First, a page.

All posts by: Cynthia Tinapple

Polymer costumes

Reinhard on PCDaily

Reinhard Fritz’ people always look dressed for Halloween. He creates small polymer sculptures that capture his subjects’ essence…right down to the pink Crocs on this interpretation of a tourist.

Visit the party his characters are having on Flickr and read more on Facebook.

He shows how he works over foil and wire armatures. Everyone is fair game (including himself) and he loves looking at the world with a wink and a smile.

Balancing composition

Hughes on PCDaily
Hughes on PCDaily

Tory Hughes has long been fascinated by linear compositions. What better place to play with balance and color than in making mobiles? Tory is working on an edition of ten Red Dot mobiles that measure 24″ across. The first one sold to a Santa Fe collector.

Another of Tory’s mobiles was suspended in the exhibit at Carthage College. It fluttered like a celebration of colored wings above guests at the show.

See more mobile photos here and here and on her Facebook page. She will teach in Portland, Oregon November 7-9 with a few seats still available in one of the classes.

Big gestures

Palumbo on PCDaily

Jill Palumbo’s big beads have an unselfconscious flair that’s part tribal, part fashion flash.

The layers and layers of pattern on these big beads have an appealing gestural quality as if she confidently shrugged her shoulders and flung on color. The fuzzy fiber cords fit right in with her “more-is-more” attitude.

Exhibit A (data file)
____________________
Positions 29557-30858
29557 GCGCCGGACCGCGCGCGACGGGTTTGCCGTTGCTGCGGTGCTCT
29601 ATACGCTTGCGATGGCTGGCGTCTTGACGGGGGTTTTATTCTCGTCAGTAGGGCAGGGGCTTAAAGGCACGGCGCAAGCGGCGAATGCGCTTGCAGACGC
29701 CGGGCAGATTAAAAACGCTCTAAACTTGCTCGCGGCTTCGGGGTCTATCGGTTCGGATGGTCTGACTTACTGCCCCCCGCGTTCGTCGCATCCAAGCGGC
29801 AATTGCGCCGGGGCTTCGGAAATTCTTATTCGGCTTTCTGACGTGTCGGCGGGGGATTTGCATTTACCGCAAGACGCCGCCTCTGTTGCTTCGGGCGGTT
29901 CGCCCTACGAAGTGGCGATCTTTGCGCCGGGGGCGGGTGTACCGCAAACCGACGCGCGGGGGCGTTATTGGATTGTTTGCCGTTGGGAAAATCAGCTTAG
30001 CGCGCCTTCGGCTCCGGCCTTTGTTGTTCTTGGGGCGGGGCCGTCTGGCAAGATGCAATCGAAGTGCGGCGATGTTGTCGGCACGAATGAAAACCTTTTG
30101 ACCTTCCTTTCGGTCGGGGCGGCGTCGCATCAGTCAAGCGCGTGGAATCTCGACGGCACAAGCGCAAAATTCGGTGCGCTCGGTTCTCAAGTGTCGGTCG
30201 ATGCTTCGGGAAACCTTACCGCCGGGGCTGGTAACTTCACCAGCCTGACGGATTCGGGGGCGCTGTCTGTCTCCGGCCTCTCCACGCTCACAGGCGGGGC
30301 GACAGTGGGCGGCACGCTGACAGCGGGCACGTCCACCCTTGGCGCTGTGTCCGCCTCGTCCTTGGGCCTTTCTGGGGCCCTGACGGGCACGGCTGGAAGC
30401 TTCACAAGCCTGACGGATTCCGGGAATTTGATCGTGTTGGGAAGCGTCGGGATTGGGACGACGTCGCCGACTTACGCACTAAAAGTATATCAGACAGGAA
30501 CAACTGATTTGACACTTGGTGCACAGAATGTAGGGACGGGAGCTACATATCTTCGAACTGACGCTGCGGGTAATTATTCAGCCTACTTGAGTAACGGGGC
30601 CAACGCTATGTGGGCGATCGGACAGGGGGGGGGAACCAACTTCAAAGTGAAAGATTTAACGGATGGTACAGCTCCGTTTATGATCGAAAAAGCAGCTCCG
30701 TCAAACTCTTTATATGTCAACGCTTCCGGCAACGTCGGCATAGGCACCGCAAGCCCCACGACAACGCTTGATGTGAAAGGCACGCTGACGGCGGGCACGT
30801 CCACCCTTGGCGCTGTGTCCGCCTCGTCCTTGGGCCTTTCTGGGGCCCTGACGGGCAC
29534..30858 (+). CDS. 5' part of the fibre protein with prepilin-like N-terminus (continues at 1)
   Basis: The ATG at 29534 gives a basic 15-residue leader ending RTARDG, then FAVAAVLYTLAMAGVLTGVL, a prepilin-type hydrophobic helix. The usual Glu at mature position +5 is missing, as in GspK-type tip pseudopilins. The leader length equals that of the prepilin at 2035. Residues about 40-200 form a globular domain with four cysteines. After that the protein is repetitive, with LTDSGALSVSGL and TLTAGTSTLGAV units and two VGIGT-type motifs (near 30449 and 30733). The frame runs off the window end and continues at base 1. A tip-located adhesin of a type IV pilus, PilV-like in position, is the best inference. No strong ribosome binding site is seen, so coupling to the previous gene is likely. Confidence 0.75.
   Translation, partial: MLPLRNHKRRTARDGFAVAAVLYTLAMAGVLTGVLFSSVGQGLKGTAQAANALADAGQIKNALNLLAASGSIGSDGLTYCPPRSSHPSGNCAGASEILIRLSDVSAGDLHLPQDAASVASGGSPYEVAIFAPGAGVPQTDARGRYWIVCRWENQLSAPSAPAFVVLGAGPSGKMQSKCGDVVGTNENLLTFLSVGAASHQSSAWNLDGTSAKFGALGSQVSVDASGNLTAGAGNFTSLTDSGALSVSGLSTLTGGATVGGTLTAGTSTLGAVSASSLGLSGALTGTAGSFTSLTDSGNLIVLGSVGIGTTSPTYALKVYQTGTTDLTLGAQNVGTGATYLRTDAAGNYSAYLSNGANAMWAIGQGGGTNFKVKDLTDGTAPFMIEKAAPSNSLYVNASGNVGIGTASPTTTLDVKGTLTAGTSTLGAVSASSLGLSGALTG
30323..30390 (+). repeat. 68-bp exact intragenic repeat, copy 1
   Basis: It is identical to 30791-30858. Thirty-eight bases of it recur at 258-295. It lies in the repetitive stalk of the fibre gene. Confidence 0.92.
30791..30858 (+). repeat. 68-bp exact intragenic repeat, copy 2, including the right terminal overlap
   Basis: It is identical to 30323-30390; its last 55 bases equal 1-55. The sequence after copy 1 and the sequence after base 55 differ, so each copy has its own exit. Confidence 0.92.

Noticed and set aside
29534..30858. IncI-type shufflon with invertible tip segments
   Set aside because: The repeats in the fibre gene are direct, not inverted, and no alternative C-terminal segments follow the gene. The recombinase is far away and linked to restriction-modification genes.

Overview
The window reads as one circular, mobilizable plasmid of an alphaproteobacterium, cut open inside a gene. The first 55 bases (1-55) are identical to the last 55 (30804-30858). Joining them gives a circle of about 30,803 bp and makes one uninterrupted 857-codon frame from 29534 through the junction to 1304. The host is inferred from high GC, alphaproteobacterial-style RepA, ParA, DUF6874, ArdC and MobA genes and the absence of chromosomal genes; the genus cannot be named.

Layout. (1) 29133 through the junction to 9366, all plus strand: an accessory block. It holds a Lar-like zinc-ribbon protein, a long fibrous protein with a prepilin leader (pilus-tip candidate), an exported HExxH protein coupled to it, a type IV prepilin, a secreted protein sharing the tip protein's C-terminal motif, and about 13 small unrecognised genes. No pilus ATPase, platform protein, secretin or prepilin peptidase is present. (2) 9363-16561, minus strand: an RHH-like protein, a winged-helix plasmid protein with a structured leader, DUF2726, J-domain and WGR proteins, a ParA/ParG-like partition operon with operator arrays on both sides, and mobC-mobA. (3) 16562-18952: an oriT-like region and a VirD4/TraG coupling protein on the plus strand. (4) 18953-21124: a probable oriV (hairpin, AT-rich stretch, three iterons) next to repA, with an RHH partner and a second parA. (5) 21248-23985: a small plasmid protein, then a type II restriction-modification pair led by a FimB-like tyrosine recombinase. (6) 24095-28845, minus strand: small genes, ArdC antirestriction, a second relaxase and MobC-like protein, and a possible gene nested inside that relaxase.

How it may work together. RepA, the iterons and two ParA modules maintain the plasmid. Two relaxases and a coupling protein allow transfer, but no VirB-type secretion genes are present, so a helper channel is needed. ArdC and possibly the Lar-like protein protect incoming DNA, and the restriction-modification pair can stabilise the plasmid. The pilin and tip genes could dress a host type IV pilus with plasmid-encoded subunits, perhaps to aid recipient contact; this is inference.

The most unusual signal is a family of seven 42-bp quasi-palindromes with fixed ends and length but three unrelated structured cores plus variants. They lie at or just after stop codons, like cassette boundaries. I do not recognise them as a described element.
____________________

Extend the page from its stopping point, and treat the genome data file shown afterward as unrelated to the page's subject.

If you’ve ever tried collaging with abandon, you know what a trick it is to tread the line between just right and too much.

Jill often finds inspiration in art challenges and does some of her best pieces when she’s reinterpreting great works of art. Here are her Pinterest and Flickr pages.

Start simple

The possibilities for patterns expand when you insert a cane into the tube of an extruder. Here are just a few examples from the Mammoth Cave retreat.

Mari O’Dell showed students how to position, control and combine canes. A striped cane started these petals. Slices of the resulting extrusions were shaped into flowers or reinserted into the extruder to create even more complex designs. Nancy Nearing created this lovely lotus.

The retro flower fabric (right) was an experiment with slices from my petal disk impressed on a striped background (see Debbie Crothers free tutorial).

Folded charms are made from slices of a checkerboard cane. Amy Koranek manipulates the slices into a graceful shape by lightly pressing corners together.

Will simple ideas grow into more complex ones in your studio this week?

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  • I'm Cynthia Tinapple, an artist, curator, and leader in the polymer clay community for over 20 years.

    On this blog I showcase the best polymer clay art online to inspire and encourage you.

    You can find my new book, Polymer Clay Global Perspectives, on Amazon.

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